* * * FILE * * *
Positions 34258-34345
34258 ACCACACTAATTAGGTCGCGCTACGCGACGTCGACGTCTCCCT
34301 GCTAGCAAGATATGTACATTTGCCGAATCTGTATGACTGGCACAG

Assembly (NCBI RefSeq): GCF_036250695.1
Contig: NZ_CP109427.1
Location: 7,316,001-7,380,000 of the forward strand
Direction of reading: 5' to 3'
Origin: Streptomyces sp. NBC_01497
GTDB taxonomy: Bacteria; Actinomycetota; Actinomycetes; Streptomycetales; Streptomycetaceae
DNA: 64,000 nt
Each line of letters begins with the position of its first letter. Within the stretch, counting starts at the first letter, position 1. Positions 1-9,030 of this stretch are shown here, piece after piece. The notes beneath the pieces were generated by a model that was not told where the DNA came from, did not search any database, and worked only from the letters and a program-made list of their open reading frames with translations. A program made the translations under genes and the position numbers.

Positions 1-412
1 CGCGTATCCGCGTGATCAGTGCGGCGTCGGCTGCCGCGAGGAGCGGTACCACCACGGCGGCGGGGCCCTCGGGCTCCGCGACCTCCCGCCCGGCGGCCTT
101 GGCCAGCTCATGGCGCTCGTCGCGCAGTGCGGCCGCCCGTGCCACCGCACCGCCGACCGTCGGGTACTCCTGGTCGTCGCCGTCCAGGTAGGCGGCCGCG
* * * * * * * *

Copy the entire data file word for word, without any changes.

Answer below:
Positions 34258-34345
34258 ACCACACTAATTAGGTCGCGCTACGCGACGTCGACGTCTCCCT
34301 GCTAGCAAGATATGTACATTTGCCGAATCTGTATGACTGGCACAG

Assembly (NCBI RefSeq): GCF_036250695.1
Contig: NZ_CP109427.1
Location: 7,316,001-7,380,000 of the forward strand
Direction of reading: 5' to 3'
Origin: Streptomyces sp. NBC_01497
GTDB taxonomy: Bacteria; Actinomycetota; Actinomycetes; Streptomycetales; Streptomycetaceae
DNA: 64,000 nt
Each line of letters begins with the position of its first letter. Within the stretch, counting starts at the first letter, position 1. Positions 1-9,030 of this stretch are shown here, piece after piece. The notes beneath the pieces were generated by a model that was not told where the DNA came from, did not search any database, and worked only from the letters and a program-made list of their open reading frames with translations. A program made the translations under genes and the position numbers.

Positions 1-412
1 CGCGTATCCGCGTGATCAGTGCGGCGTCGGCTGCCGCGAGGAGCGGTACCACCACGGCGGCGGGGCCCTCGGGCTCCGCGACCTCCCGCCCGGCGGCCTT
101 GGCCAGCTCATGGCGCTCGTCGCGCAGTGCGGCCGCCCGTGCCACCGCACCGCCGACCGTCGGGTACTCCTGGTCGTCGCCGTCCAGGTAGGCGGCCGCG